|Table 1. Manure Handling System Characteristics|
A manure handling system begins with a known size of storage structure (Table 1). Not only do the number and type of animals determine size, but also the total days of storage, quantity of feedlot run-off, milk house waste, and annual rainfall (Bulletin 604). Local USDA, ODNR, and Extension offices can provide guidelines to accurately size a manure storage structure to meet current needs as well as options for future expansion. Software is available from USDA-NRCS at http://www.oh.nrcs.usda.gov/engineering to help size structures for current needs. In some cases, push-off ramps, reception pits, liners, and other structures must be built to make the system operational. These additional structures add to the initial investment in manure storage.
The storage structure is only one aspect of the entire system. For each system, a complement of equipment is necessary to fill the structure as well as land apply manure. Therefore, it is necessary to include a complement of equipment as a cost of owning and operating the manure handling system. Ownership and operating costs include depreciation, interest, insurance, housing, and taxes as well as maintenance, repair, fuel, oil, and labor (Table 1). The sum of these costs, on an annual basis, is the cost of owning and operating the manure handling system.
The costs of owning and operating the structure, equipment, and labor for the system have been highlighted. However, contained within each structure is a nutrient source which can replace commercial fertilizer. Thus, manure as a nutrient source has value and provides a benefit to the farming operation (Table 1).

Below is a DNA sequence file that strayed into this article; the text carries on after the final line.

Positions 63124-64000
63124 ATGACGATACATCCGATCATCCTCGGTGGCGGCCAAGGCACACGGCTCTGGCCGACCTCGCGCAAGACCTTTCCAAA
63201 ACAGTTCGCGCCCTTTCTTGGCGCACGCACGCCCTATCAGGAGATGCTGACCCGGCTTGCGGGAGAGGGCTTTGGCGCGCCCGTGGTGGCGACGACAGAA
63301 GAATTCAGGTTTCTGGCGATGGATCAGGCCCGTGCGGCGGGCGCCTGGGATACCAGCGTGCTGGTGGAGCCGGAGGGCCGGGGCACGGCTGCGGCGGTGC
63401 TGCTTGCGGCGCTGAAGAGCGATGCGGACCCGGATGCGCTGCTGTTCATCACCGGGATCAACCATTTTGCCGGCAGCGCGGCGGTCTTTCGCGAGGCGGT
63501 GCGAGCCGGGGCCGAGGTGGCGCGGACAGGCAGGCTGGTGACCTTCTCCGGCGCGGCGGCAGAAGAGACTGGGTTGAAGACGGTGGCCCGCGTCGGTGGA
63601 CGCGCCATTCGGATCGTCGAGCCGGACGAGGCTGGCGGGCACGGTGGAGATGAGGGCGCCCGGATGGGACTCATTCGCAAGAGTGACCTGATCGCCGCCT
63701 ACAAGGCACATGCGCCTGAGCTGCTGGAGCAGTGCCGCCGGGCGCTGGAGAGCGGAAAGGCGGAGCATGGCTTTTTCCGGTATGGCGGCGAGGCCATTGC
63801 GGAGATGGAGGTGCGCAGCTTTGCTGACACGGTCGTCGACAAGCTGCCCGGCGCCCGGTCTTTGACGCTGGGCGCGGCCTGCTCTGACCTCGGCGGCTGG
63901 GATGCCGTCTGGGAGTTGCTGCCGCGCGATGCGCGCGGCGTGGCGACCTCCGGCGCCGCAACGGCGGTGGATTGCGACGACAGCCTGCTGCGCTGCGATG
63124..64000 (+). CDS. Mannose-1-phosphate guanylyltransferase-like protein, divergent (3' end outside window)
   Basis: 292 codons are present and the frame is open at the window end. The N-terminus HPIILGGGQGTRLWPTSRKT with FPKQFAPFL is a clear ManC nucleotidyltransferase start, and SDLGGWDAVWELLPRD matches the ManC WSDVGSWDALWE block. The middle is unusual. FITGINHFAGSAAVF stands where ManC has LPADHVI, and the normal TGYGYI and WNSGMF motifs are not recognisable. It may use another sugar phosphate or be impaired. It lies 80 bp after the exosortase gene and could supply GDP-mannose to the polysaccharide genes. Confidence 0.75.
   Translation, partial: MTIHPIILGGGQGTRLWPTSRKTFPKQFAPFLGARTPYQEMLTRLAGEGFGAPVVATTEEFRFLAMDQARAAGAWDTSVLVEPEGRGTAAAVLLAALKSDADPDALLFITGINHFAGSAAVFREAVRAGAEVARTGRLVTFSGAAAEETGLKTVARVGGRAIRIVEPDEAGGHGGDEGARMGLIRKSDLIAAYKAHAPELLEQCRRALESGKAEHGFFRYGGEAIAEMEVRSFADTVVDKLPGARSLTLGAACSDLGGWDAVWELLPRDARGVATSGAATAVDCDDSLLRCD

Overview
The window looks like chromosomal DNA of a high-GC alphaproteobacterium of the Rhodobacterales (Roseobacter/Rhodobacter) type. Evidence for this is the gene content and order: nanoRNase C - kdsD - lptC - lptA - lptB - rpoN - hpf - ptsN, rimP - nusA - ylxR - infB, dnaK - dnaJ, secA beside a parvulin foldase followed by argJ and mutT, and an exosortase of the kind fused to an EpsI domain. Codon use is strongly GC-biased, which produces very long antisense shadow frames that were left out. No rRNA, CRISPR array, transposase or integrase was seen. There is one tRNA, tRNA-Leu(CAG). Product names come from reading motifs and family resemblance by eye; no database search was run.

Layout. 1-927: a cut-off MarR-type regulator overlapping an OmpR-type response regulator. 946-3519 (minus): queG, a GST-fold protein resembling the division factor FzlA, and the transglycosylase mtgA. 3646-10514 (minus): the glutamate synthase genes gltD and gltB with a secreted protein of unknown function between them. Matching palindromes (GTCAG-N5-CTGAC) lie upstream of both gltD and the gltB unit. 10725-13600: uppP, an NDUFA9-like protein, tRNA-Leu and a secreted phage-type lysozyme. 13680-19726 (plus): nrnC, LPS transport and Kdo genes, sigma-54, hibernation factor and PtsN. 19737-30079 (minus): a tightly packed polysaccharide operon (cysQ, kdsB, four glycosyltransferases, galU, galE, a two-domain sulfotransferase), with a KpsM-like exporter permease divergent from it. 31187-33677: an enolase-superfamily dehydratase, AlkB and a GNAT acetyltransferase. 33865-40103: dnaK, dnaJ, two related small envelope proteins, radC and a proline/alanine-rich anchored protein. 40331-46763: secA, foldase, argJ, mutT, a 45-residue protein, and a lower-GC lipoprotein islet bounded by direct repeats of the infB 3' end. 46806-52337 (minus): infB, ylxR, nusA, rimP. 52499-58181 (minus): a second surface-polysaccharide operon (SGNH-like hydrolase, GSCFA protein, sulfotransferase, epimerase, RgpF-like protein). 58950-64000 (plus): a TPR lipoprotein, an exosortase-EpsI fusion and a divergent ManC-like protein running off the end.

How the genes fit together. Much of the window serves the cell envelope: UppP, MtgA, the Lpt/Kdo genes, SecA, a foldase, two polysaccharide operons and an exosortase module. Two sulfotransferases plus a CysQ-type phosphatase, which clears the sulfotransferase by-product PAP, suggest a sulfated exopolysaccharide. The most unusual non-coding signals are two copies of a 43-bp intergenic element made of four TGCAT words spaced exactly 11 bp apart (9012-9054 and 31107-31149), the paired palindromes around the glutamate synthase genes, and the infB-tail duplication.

The value of manure can be difficult to determine. From an agronomic perspective, manure has many beneficial characteristics. Aside from its nutrient benefits, manure also improves soil tilth, increases water holding capacity, and promotes beneficial organisms (Bulletin 604). However, a larger volume of manure must be applied to realize these benefits when using manure as a nutrient source. With larger quantities of manure being applied, greater application costs are incurred. Thus, the per unit nutrient value of manure may be less than for commercial fertilizer. Here, the beneficial attributes of manure plus its nutrient value are expected to be equal to the per unit nutrient value of commercial fertilizer. Therefore, commercial fertilizer values are used for nitrogen, phosphorus, and potassium.
Ideally, a manure nutrient analysis will be available to determine the nutrient content of manure in the holding structure. Local Extension offices have guidelines for collecting and shipping samples for nutrient analysis. Alternatively, guidelines for manure nutrient content can be obtained from the Ohio State University Extension publication titled Ohio Livestock Manure and Wastewater Management Guide (Bulletin 604). In either case, the quantity of each nutrient (nitrogen, phosphorus, and potassium) are needed. Using this information, the total quantity of each nutrient can be calculated for the volume of manure in storage.